Progesterone and Athletic Performance

Progesterone and Athletic Performance

Progesterone and Athletic Performance

Commonly seen as estrogen’s counterpart – progesterone is an important hormone to a healthy female body. We’ve reviewed estrogen, but what role does progesterone play?


Progesterone is a steroid hormone produced by the ovaries and adrenal gland (located above the kidney). Progesterone is highest during the luteal phase of the period cycle – which is when the uterus lining is thickening to support a fertilized egg.

progesterone cycle

Progesterone and athletic performance

  • Nervous System: Progesterone makes it harder for neurons to communicate. When levels are low during the follicular phase, athletes may feel more explosive, strong, and powerful. When progesterone levels are high during the luteal phase, neural communication is inhibited, meaning that athletes may feel less explosive, strong, and powerful. 
  • Body Temperature: Progesterone increases body temperature, which increases strain on the body. Thus, it may inhibit athletic performance during the luteal phase when progesterone levels are high during. Sufficient warm ups before exercise may be enough to mitigate the effects. More research is needed on this relationship to draw conclusions.
  • Carbohydrate Use: Progesterone makes it harder for the body to process and use carbohydrates, which may decrease athletic performance. Research suggests that consuming extra carbohydrates before a workout may counteract this negative effect.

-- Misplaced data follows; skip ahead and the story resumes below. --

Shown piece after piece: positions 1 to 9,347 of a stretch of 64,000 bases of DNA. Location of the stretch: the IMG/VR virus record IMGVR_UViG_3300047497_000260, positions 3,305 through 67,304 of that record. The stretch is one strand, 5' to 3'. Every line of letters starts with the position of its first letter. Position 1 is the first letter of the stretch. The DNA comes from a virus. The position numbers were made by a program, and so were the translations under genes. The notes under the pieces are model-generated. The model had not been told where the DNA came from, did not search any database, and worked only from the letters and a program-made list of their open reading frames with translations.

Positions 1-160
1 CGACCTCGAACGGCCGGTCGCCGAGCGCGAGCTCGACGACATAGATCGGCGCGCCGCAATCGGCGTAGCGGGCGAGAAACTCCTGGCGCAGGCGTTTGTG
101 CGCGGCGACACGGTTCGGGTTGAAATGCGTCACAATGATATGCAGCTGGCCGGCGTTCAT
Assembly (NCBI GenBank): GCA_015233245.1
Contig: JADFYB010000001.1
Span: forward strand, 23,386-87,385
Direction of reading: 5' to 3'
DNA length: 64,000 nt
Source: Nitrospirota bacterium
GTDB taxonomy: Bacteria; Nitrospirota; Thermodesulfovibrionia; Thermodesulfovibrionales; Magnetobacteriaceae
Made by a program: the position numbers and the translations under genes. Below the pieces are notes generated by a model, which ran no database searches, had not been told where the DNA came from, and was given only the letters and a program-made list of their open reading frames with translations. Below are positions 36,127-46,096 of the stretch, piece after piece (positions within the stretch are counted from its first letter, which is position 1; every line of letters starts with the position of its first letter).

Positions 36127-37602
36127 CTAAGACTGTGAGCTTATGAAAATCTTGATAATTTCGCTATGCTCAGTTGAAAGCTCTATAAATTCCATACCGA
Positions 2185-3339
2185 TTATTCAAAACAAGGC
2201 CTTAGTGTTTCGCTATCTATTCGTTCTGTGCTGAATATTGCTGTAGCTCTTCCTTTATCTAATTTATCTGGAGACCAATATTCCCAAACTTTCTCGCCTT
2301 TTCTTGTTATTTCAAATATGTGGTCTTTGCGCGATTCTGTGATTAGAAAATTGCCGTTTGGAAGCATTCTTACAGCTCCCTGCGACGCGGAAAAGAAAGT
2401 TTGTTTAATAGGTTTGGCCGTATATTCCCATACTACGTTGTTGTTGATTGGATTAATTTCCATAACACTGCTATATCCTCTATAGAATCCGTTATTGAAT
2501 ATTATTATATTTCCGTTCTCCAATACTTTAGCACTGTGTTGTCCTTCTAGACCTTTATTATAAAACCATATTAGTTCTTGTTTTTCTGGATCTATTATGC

• Bones: Progesterone plays a role in bone growth, meaning low levels of the hormone may result in osteoporosis.

Progesterone in pregnancy

Progesterone levels are high during pregnancy and it is very important especially during the early stages of pregnancy. Its pregnancy functions include:

  • Preparing the lining of the uterus – the endometrium
  • Preventing ovulation during pregnancy
  • Altering the mother’s immune system to prevent rejection of the embryo

Non reproductive functions

There has been research recently on new uses of progesterone:

  • Treatment of traumatic brain injury
  • Treatment of stimulant addiction
  • Treatment of neurological disorders such as Alzheimer’s

By Carlyn Johnson


Cable, J. K., & Grider, M. H. (2023). Physiology, Progesterone. In StatPearls. StatPearls Publishing.

Carmichael, M. A., Thomson, R. L., Moran, L. J., & Wycherley, T. P. (2021). The Impact of Menstrual Cycle Phase on Athletes' Performance: A Narrative Review. International journal of environmental research and public health, 18(4), 1667.

Dante, G., Vaccaro, V., & Facchinetti, F. (2013). Use of progestogens during early pregnancy. Facts, views & vision in ObGyn, 5(1), 66–71. 

Kaore, S. N., Langade, D. K., Yadav, V. K., Sharma, P., Thawani, V. R., & Sharma, R. (2012). Novel actions of progesterone: what we know today and what will be the scenario in the future?. The Journal of pharmacy and pharmacology, 64(8), 1040–1062. 

Smith, M. J., Adams, L. F., Schmidt, P. J., Rubinow, D. R., & Wassermann, E. M. (2002). Effects of ovarian hormones on human cortical excitability. Annals of neurology, 51(5), 599–603.

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